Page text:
CNPC, in turn, was ready to continue the development of phase 11, given the extremely advantageous conditions offered to it by China, as analyzed in depth in my latest book on world oil markets, and the value of the South Pars field. The current value at the time was US$116 billion, shortly after reaching 135 billion US dollars, and now it is higher again, according to the Iranian source. But above all, the United States increased pressure on China in trade war under the unpredictable former President, Donald Trump. This, added to the fact that China was already locked into the supercharged new 25-year deal with Iran, as exclusively snapped by me in September 2019, prompted Beijing to adopt a lower public profile on Iran’s high-visibility oil and gas fields wherever possible. Topping that list was South Pars Phase 11, so CNPC publicly pulled out of the project in October 2019.

The main difference now is Russia’s unfettered involvement in Iranian gas projects. The foundations were laid just before Russian President Vladimir Putin’s visit to Tehran in July, with the signing of a US$40 billion memorandum of understanding (MoU) between the Russian gas giant, Gazprom, and the National Iranian Oil Company (NIOC). Among other agreements contained in the MoU, Gazprom pledged to provide full assistance to NIOC in the US$10 billion development of the Kish and North Pars gas fields, with a view to producing more than 10 million cubic meters per day. The memorandum of understanding also pledged a US$15 billion project to increase pressure in the supergiant South Pars gas field on Iran’s maritime border with Qatar. Gazprom will also participate in the completion of various liquefied natural gas (LNG) projects and the construction of export gas pipelines.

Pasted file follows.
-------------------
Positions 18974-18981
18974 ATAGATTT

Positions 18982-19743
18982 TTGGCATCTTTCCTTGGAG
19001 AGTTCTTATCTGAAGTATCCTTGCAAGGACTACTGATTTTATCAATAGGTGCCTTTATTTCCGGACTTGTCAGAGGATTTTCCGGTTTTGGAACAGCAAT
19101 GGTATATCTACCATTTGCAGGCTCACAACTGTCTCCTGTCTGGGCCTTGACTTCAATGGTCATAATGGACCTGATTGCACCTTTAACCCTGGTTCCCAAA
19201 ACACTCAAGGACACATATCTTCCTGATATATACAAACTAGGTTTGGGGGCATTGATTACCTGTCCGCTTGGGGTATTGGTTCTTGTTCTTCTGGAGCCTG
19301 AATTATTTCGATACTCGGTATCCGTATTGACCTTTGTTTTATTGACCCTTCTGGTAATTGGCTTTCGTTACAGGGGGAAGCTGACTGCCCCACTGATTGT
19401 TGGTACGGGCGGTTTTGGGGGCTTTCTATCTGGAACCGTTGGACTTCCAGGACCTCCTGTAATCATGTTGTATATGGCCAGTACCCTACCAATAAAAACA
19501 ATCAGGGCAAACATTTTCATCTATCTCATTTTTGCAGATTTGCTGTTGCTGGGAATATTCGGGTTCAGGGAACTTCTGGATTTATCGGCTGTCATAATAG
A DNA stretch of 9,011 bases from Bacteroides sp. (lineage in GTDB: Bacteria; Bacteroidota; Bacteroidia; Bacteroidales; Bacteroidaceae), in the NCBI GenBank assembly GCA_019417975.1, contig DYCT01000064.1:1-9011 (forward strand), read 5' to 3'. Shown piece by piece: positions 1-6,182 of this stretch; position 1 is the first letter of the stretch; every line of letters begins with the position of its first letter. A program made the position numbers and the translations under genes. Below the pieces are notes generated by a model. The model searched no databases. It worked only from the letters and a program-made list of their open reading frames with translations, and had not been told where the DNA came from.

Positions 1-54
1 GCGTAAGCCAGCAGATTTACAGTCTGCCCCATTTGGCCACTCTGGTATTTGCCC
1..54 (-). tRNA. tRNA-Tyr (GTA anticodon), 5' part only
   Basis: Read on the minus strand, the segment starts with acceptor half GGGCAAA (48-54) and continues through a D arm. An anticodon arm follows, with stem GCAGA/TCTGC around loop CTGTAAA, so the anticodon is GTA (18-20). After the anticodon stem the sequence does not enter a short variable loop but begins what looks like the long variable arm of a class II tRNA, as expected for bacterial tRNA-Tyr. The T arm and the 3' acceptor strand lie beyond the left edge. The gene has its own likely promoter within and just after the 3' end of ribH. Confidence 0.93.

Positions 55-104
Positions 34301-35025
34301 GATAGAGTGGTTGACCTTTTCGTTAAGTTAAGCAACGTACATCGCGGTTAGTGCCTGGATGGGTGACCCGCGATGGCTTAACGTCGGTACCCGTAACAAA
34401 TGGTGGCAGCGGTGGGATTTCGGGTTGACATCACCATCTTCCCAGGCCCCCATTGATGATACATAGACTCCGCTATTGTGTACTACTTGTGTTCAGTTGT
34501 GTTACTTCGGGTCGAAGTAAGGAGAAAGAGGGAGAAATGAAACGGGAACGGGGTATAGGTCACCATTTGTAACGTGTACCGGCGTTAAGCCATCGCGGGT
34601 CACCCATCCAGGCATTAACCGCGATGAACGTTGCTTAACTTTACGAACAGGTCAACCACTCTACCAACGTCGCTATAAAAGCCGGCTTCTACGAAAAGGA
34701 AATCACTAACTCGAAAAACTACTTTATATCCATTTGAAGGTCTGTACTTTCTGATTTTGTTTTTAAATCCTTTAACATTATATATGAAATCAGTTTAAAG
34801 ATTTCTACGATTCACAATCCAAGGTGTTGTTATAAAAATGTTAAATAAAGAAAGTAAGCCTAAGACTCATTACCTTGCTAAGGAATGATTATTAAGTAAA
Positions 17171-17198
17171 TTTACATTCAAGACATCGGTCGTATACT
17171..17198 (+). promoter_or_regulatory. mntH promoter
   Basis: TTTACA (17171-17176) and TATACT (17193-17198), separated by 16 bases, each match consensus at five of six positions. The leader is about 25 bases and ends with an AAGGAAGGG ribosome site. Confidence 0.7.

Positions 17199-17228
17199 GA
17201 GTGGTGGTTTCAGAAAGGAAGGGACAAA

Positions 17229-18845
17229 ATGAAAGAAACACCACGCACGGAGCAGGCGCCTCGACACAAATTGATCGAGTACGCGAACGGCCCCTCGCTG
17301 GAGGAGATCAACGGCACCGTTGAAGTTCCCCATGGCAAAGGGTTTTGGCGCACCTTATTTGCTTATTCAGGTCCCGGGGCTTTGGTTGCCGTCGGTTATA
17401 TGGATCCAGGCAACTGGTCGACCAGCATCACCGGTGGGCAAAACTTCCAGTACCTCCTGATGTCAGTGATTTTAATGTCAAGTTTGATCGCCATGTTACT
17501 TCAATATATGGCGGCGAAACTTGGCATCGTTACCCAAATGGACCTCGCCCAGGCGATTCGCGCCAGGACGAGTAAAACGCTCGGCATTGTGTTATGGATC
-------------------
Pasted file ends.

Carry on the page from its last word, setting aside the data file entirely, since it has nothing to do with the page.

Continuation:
These agreements were designed by the Kremlin to give it even more control over future gas supplies from Iran which could have initially found refuge in southern Europe, before being routed north to take advantage of the gas shortage in European countries. There may well be several interested buyers in Europe for gas coming from Russia or Iran but sold by other intermediaries, like perhaps gas coming from Iraq not authorized. In Europe, Iran has used this method of “rebranding” to sell its own oil as Iraqi oil during decades of sanctions in order to move it to some of the less tightly guarded ports in southern Europe. These included those of Albania, Montenegro, Bosnia and Herzegovina, Serbia, Macedonia and Croatia and from these the oil was easily transported to Europe’s largest oil consumers including the Turkey. Concealing cargo on ships has been another effective method by which Iran has been able to transport its oil wherever it pleases throughout the year as well, and there is no reason why both methods should not may not be equally effective for LNG shipments when Iran and Russia decide when is the right time to start them.

By Simon Watkins for